– The purpose of this paper is to re-examine the role of personality in occupational specialty choice, to better understand how and in what ways personality traits might influence vocational development after a person has chosen a career.
– The study tested hypotheses in a sample of UK medical students, each of whom had chosen their specialty pathway, and completed a measure of the Big Five personality traits. Associations of the junior doctor’s Big Five personality traits with the Holland’s realistic, investigative, artistic, social, enterprising, conventional (RIASEC) profiles of their medical specialty selections (derived from the O*NET database) were examined.
– Findings provided good support for the hypotheses. Junior doctors’ agreeableness (with social) and neuroticism (with realistic, artistic and enterprising) were the main predictors of the RIASEC profiles of their specialty selections.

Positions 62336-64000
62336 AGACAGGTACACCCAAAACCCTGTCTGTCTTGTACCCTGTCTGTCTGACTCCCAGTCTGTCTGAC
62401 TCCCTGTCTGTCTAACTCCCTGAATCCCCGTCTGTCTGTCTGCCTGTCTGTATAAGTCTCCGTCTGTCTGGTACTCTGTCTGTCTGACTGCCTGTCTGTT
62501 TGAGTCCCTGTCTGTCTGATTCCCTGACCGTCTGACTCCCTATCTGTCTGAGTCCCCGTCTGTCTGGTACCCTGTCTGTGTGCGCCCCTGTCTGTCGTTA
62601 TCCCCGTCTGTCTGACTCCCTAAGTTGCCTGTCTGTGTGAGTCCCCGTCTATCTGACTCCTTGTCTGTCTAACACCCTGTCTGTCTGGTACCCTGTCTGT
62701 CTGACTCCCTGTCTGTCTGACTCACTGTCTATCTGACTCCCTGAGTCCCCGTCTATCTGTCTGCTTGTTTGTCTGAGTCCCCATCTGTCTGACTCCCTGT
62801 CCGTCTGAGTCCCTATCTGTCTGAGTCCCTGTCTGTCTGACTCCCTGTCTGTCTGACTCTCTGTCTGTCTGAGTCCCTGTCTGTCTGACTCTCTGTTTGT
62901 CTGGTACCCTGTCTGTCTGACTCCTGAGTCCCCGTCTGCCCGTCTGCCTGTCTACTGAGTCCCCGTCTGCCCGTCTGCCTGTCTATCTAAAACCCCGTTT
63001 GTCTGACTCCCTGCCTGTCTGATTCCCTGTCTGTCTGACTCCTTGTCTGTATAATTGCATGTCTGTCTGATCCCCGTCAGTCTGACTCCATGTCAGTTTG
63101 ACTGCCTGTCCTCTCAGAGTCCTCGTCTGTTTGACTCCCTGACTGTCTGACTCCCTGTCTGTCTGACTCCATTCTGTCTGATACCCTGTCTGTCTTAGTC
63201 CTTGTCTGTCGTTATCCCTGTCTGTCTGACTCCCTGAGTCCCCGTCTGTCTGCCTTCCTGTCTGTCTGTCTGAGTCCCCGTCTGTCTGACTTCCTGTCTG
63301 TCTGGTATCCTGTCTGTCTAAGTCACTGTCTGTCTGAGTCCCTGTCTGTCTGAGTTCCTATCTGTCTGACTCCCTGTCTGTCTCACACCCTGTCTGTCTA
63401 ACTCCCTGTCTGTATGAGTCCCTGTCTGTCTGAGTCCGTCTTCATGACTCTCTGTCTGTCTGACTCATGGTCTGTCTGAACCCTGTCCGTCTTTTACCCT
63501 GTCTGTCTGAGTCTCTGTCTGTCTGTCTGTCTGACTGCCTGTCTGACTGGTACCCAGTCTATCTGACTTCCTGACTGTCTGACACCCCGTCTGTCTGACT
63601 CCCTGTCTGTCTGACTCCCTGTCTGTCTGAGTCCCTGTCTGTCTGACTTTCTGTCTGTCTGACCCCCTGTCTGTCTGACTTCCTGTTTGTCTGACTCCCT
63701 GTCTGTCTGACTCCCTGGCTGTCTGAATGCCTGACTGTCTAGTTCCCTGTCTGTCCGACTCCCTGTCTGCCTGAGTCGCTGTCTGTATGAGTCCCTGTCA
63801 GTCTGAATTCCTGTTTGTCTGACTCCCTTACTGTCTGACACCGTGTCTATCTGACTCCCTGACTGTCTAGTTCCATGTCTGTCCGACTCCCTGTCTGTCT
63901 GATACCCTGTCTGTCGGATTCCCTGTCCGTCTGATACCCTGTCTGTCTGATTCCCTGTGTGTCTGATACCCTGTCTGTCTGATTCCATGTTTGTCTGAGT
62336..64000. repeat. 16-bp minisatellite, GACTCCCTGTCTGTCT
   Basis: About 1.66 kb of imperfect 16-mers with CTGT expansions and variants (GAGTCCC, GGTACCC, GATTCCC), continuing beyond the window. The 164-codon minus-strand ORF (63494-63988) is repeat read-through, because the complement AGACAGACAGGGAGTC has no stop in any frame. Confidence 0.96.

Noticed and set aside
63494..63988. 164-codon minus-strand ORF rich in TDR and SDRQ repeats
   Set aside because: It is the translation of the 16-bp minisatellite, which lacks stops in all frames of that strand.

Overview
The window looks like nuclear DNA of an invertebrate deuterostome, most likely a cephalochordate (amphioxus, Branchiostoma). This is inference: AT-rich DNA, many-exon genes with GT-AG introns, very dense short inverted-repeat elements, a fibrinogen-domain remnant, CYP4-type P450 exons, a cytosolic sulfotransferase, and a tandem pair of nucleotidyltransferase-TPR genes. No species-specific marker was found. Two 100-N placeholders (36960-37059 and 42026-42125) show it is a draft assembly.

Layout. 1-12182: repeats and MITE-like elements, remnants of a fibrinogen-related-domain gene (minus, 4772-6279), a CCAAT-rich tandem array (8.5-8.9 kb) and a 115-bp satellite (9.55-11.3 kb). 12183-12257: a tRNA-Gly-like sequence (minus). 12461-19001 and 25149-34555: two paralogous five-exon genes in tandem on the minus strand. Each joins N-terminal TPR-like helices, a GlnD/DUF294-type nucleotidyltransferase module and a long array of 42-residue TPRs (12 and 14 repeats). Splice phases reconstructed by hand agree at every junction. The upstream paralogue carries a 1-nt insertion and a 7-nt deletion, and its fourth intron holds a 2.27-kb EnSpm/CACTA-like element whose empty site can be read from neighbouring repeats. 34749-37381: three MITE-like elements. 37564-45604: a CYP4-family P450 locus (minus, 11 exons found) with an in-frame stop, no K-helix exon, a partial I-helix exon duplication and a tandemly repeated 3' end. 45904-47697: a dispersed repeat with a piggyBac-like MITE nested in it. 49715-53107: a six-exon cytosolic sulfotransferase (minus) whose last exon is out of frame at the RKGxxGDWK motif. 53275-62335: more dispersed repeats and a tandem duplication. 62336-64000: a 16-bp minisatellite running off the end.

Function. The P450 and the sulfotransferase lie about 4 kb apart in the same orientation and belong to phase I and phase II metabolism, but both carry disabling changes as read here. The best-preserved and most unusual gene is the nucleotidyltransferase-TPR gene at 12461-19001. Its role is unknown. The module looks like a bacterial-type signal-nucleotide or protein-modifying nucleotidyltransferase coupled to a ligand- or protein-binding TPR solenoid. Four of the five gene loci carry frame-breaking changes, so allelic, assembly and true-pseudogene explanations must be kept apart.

– The findings suggest that personality traits influence specialty selection in predictable ways, and differently compared to occupational choice. The paper discusses findings within a theoretical framework that explains how and why trait influences on within occupational specialty selection differ from influences on occupational interest and choice more broadly. The potential mechanisms underlying these associations are explored in the context of motivational aspects of agreeableness and neuroticism.
– Within-occupation specialties should feature in career guidance discussions and interventions more explicitly to enable people to decide whether occupational specialties are available that appeal to their individual differences.
– This is the first study to examine the relations of personality and occupational specialty through the lens of the RIASEC model, and the first to propose cross-occupation theoretical pathways from personality to specialty choice. The data from the field of medicine enable us to test the propositions in a suitably diverse set of occupational specialties.